You have one true audience: the people you’re trying to reach. Your audience is not your staff, family or direct competitors, but the people who browse your website, enter your store, use your app, read your print materials and attend your marketing events. What works for your employees, board of directors or shareholders might be a departure from what your audience wants and needs from you. Designers navigate the gray area between making your stakeholders happy and ensuring that the experience of interacting with your product, service and brand is worthwhile. That’s why user experience, testing and validation have become such hot topics (and careers) in the last few years. Companies are realizing that economic success is correlated to providing value to your users’ lives. That’s something to keep in mind.

 

5 We don’t do magic, we do work

Designers are not magicians, nor are we artists; and whoever says otherwise is lying to you. We are strategic, rational and thoughtful people who communicate through words and visuals, and work hard to help you solve your design challenges. Many creatives have been glorified with awards, big-name clients and published books. Although recognition is not intrinsically a bad thing, it has elevated the creative process to a mystical status and diminished our focus on the designer-client relationship.

 

Designers might officially work 9–5, but our brains don’t have a shutdown function.

 

We’re always researching, analyzing and working hard (physically and mentally) to create useful things and better experiences for our clients on a daily basis. Many of the designers I admire are not famous. You haven’t seen them in tutorials, lectures or TED talks. They’re working behind the scenes, putting in the effort that enables them to produce consistent quality work for their clients. What we do is not magic. Some call it talent, others inspiration. I call it having a strong work ethic.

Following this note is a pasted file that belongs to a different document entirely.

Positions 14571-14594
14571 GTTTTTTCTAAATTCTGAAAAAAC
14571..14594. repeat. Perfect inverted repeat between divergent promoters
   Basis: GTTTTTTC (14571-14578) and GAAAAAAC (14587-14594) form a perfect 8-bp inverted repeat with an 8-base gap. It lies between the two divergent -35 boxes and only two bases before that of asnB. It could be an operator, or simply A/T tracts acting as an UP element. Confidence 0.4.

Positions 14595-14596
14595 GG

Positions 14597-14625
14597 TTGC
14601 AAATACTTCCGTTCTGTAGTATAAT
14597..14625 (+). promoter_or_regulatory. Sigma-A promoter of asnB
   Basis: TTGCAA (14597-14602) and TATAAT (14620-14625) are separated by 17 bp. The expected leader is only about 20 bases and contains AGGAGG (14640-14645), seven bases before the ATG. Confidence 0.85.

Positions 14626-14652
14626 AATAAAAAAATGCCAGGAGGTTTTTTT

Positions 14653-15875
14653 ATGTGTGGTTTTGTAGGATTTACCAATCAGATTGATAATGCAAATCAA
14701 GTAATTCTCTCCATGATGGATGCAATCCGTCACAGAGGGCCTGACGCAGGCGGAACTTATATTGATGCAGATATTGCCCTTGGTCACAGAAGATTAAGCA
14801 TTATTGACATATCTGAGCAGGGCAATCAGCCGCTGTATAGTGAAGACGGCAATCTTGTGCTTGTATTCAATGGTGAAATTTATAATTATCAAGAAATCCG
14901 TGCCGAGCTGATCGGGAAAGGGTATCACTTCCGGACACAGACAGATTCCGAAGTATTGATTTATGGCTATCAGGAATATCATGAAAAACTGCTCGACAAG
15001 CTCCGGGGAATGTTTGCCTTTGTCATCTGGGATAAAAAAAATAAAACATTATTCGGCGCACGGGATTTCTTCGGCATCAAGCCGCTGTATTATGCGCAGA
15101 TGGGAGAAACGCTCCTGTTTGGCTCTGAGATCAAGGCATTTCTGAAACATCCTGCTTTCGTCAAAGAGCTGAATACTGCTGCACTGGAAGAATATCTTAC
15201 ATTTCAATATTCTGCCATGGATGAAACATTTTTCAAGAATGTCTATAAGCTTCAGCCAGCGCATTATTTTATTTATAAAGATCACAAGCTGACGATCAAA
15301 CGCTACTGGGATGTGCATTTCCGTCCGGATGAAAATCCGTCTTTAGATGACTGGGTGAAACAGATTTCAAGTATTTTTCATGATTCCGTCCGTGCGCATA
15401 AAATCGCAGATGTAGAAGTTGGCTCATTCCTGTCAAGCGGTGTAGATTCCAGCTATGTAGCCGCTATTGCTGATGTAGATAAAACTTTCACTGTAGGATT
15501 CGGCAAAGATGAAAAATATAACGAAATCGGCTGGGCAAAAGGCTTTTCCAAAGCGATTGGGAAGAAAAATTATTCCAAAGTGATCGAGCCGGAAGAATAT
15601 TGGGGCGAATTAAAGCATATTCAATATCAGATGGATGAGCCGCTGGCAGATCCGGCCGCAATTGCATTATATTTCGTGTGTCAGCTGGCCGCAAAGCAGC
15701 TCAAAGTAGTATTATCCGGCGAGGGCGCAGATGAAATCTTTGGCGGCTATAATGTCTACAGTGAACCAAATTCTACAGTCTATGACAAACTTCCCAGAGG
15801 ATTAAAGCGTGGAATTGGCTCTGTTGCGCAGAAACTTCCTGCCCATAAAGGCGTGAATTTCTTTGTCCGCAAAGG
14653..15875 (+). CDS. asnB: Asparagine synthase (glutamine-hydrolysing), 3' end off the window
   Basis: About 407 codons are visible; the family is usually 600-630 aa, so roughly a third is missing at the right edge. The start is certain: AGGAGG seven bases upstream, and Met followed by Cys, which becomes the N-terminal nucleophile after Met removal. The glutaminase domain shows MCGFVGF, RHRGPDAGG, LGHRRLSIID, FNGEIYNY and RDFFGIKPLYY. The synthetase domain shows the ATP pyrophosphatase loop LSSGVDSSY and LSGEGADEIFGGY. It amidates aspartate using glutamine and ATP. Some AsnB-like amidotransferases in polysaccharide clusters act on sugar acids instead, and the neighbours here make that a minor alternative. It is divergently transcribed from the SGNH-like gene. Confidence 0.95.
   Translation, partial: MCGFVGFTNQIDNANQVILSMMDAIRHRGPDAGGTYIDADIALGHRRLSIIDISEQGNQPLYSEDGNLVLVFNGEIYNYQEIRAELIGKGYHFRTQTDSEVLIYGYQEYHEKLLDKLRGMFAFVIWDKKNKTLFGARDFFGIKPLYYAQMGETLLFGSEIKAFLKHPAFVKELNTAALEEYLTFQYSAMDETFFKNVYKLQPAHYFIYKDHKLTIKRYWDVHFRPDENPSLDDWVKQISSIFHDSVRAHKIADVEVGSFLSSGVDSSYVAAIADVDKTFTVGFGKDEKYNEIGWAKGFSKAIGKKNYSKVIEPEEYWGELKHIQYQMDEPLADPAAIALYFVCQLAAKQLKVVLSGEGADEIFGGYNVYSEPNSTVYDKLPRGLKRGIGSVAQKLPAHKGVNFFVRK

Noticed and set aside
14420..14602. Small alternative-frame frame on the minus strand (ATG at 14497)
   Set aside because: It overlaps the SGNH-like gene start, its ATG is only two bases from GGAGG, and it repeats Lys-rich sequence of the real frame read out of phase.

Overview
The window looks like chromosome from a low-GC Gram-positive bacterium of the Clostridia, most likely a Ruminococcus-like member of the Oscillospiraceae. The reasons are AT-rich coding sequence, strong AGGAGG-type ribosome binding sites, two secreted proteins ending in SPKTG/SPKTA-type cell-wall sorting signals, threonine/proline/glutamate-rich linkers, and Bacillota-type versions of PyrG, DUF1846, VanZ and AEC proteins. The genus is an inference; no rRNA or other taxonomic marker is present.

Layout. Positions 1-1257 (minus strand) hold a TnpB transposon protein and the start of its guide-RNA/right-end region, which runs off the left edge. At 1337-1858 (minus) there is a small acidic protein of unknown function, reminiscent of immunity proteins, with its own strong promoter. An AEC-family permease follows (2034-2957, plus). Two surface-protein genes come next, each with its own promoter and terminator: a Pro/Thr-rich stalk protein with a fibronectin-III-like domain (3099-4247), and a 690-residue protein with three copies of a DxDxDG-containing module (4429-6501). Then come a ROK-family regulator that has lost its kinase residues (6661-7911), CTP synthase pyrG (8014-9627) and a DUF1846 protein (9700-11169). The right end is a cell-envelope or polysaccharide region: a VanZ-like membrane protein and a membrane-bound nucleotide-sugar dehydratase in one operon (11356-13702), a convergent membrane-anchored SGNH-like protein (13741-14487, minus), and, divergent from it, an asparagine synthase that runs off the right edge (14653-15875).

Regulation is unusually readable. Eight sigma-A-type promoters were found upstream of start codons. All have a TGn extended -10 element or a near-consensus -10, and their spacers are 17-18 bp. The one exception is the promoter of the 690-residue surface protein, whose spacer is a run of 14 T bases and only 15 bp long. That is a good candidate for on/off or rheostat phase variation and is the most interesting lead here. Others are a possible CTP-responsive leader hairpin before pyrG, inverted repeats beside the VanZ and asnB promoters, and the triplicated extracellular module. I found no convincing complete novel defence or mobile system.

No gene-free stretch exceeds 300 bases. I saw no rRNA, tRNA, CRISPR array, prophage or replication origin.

*Bonus

Much has been publicized about the alleged client vs. designer animosity. I don’t believe this clash exists, at least not when partnerships are built on respect, understanding and a collaborative spirit. As designers, we understand the impact our work can have on economics, culture and communities. Thus, we value (and expect) our same level of passion, commitment and strategic thinking from the clients we work with. In essence, we’re here and invested in your success.

 

Final thoughts

These are just five of the things I’d love clients to keep in mind when working with any creative partner. Remember, designers are not vendors, but champions of your brand and advocates of your mission, vision and goals. We want to help you build meaningful experiences/products that surpass your business goals and translate into long-term relationships with your audience. ///

 


Suka is an award-winning strategic marketing and design firm based in New York City. A thought leader in corporate branding and design for over 20 years, the Suka team has engaged clients in longtime partnerships to deliver annual reports and interactive solutions for a wide range of industries, including Fortune 100 companies, financial firms, nonprofit organizations, and institutions of higher education. For more information about Suka Creative, please visit www.sukacreative.com or contact Susan Karlin, President, at skarlin@sukacreative.com or 212-219-0082, ext. 6810